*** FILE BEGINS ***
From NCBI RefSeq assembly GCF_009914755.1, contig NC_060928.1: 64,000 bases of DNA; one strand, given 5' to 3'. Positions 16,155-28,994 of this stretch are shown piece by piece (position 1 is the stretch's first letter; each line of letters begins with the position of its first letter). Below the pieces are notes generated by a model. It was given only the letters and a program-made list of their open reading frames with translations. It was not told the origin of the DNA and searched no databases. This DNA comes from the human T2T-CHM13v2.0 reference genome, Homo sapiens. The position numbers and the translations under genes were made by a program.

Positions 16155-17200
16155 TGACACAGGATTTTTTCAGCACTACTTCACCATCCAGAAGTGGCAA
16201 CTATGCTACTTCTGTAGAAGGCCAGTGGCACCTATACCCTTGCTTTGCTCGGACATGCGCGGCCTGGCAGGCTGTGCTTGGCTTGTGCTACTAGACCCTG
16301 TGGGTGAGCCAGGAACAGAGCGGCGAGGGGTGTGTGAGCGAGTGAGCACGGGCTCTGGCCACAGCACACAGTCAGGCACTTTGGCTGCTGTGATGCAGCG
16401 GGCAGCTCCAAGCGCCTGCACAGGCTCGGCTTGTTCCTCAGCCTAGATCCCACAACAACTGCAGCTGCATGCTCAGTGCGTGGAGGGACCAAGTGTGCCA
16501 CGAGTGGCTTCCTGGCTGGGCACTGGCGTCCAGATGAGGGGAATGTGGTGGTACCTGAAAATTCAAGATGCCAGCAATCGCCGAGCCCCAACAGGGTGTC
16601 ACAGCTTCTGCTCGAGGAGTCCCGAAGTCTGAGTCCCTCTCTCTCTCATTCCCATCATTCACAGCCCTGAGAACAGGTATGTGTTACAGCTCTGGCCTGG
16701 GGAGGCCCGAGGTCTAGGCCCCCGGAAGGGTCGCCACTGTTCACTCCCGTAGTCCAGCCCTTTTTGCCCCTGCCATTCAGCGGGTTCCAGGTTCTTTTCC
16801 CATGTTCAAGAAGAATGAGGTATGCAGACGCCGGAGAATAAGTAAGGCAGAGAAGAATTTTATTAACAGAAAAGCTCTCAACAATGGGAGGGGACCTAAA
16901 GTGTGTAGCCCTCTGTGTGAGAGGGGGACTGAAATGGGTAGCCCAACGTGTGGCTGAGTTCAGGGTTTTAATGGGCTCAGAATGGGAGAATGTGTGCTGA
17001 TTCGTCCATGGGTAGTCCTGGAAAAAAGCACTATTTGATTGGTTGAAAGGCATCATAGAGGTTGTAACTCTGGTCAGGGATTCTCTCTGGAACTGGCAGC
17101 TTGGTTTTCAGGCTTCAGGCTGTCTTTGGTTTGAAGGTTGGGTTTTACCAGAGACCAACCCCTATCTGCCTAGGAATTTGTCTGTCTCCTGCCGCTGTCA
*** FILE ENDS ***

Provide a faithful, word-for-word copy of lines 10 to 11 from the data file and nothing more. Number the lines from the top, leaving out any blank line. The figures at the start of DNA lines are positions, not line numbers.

16801 CATGTTCAAGAAGAATGAGGTATGCAGACGCCGGAGAATAAGTAAGGCAGAGAAGAATTTTATTAACAGAAAAGCTCTCAACAATGGGAGGGGACCTAAA
16901 GTGTGTAGCCCTCTGTGTGAGAGGGGGACTGAAATGGGTAGCCCAACGTGTGGCTGAGTTCAGGGTTTTAATGGGCTCAGAATGGGAGAATGTGTGCTGA